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Streamlining Cyber Risk Assessments

Third-party cyber risk assessments are not exactly standardized. In fact, they're still rare enough that each vendor seems to have a unique approach, and this can make comparing them to one another somewhat difficult. This brings us to NEW TECH: CyberGRX seeks to streamline morass of third-party cyber risk assessments.
The CyberGRX folks seem to have the right idea, though they do need to be wary of falling prey to standards proliferation (like this).


Third-party cyber risk is a real thing, and we all need to pay attention to it. Whether one engages with the CyberGRX folks or some other third party assessment firm, having third-party digital risks evaluated should be a regular part of one's yearly security processes.

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Facebook Judged: Found Guilty

Last week we mocked mentioned Facebook’s pivot to privacy. This week, Bruce Schneier has a comprehensive list of what Facebook should do if it’s really serious: Judging Facebook's Privacy Shift.
Schneier's exploration of Facebook's privacy woes is instructive, even if only because it can teach us a new way to think about privacy.


Start asking the same questions of your own organization that Schneier asks of Facebook. Apply the same measures, and try to think about privacy in the same way Schneier’s trying to get Facebook to think. Does your organization even have a Chief Privacy Officer? Are they internal facing, or external facing? Both? Neither? Privacy is part of security; it's time we all stopped ignoring it.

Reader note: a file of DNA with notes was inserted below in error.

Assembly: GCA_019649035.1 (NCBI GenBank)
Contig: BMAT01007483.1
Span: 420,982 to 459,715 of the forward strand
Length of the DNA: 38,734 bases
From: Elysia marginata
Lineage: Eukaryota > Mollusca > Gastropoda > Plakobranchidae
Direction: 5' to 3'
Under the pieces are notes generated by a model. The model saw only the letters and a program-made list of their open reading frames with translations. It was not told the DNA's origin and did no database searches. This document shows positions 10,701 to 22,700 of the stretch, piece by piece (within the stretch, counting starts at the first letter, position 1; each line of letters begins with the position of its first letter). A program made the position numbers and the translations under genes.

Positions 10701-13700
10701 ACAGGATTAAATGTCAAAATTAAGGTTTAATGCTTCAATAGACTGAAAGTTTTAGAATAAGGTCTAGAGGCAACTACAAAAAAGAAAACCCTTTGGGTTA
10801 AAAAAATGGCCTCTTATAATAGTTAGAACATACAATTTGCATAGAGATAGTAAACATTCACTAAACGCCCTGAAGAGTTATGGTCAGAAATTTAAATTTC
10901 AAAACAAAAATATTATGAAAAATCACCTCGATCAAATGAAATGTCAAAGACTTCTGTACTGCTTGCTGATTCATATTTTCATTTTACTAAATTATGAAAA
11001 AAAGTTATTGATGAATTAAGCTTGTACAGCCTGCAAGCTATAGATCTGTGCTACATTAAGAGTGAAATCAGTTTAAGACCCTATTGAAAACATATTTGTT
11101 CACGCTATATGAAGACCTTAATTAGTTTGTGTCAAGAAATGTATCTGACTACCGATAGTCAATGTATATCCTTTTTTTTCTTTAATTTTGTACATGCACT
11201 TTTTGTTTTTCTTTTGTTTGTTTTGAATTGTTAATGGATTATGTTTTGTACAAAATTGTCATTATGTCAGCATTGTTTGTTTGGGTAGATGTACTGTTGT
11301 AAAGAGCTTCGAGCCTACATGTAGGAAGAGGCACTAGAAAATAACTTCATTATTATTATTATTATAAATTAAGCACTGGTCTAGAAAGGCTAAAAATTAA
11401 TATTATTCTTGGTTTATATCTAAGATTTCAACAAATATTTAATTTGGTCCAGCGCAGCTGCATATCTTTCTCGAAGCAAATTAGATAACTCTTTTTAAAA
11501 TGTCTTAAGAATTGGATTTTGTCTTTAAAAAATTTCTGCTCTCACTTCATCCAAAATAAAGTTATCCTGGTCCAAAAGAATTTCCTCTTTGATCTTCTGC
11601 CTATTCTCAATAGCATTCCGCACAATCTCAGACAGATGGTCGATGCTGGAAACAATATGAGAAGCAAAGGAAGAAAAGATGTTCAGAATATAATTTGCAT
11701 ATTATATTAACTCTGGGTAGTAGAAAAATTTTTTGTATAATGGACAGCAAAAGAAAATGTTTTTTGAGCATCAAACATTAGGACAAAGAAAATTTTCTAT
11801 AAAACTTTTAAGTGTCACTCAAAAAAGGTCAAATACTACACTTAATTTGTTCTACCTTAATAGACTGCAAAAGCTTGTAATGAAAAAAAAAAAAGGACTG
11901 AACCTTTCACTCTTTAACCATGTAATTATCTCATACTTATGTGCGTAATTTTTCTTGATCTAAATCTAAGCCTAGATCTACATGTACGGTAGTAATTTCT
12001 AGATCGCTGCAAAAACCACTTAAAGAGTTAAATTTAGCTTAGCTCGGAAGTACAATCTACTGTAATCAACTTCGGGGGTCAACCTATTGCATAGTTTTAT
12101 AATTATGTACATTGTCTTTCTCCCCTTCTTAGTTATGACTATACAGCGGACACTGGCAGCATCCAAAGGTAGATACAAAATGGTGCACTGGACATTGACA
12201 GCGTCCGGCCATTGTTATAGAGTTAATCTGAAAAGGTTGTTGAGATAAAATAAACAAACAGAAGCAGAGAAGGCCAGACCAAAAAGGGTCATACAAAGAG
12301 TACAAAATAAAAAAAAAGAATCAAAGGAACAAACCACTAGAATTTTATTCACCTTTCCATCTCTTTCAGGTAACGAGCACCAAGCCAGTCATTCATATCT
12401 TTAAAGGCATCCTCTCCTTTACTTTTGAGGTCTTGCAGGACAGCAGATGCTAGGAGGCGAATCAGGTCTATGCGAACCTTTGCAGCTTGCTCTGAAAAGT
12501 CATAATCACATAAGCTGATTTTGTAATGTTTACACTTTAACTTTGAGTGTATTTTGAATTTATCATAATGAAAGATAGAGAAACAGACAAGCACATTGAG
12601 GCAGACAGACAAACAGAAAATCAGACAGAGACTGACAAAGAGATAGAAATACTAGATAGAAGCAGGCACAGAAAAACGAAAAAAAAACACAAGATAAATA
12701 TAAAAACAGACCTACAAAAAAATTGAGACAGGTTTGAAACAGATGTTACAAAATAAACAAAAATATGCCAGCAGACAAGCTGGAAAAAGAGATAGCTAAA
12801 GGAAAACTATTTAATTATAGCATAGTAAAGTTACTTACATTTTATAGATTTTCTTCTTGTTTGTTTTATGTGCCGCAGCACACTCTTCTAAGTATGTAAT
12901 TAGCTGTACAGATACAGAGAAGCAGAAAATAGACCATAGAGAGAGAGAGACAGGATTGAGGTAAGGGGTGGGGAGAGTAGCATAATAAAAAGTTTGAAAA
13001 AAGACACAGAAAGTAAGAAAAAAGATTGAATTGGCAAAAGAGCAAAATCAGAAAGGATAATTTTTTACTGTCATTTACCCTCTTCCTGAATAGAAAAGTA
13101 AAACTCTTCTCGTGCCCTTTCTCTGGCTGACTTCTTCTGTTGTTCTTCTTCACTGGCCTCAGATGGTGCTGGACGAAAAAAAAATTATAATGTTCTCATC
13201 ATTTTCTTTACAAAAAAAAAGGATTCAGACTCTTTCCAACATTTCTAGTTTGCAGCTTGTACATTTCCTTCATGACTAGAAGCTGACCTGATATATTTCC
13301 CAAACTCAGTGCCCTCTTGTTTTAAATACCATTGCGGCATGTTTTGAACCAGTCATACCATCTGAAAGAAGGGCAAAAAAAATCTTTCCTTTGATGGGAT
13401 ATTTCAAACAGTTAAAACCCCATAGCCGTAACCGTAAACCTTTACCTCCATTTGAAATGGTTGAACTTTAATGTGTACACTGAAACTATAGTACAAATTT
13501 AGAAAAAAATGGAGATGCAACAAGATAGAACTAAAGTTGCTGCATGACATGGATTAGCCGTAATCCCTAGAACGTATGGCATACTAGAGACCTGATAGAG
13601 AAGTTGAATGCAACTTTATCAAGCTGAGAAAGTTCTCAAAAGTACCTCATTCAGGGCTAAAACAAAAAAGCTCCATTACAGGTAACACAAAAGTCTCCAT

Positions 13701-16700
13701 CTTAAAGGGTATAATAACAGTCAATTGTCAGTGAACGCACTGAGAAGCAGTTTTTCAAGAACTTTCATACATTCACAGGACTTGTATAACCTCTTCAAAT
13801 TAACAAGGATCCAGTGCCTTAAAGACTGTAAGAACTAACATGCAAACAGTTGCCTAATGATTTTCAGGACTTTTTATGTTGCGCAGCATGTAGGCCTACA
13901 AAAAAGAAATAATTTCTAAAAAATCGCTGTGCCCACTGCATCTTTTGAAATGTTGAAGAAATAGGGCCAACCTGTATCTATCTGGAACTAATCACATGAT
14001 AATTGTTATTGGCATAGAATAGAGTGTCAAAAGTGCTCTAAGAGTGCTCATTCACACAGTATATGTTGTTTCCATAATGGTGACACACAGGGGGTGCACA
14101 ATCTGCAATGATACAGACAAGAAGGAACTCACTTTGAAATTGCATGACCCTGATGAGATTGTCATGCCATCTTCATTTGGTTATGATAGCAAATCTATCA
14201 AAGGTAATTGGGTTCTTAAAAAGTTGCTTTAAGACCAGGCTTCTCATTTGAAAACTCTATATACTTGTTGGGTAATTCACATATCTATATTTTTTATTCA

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Hands-On Defense

Insert Skimmer + Camera Cover PIN Stealer. A brief look (with photos) at a ATM card skimmer setup that uses the ATM’s own security camera to steal PINs.


Your hand. Yep, the low-tech “cover your PIN” still helps, at least with this type of exploit.

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Are You Really Covered By Your Cyber Insurance?

Insurance companies love to take our money. There’s insurance for the weirdest stuff you can imagine. Cyber insurance has, until recently, been a great gig for insurance companies. Truly damaging compromise events are frequent enough to keep people terrified, but rare enough that they don't have to pay out all that often.

Insurance companies usually just have to specify that certain basic steps, such as backups existing and/or passing a third-party audit, be performed to qualify for insurance. Simply causing organizations to do these two things would make them immune to the overwhelming majority of financially impactful IT problems, and insurance companies know this.
And then there’s this: Is the world ready for the next big ransomware attack? The interesting wrinkle here is the mention that Zurich American Insurance Company is refusing to pay out a $100 million claim from Mondele. In other words, an insurance company has refused to pay for claims arising from government hacks. Turns out that insuring against cyber attacks isn't quite the easy money the insurance companies had hoped it would be.


If your information security plan includes "insurance will cover what we missed," it may be time to revisit that approach. With expediency.

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Shoplifters Beware: AI Is Watching You

Another in the endlessly-expanding use cases for artificial intelligence: These Cameras Can Spot Shoplifters Even Before They Steal


Hiding in a shack in the woods seems like the only rational response. Though all of us here at The Countermeasure are entirely open to any real-world alternatives.

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Tweet of the Week:

"When the CISO tells you to pull traffic from 6 months ago, but didn't come with the money for retention like that." - @hexadecim8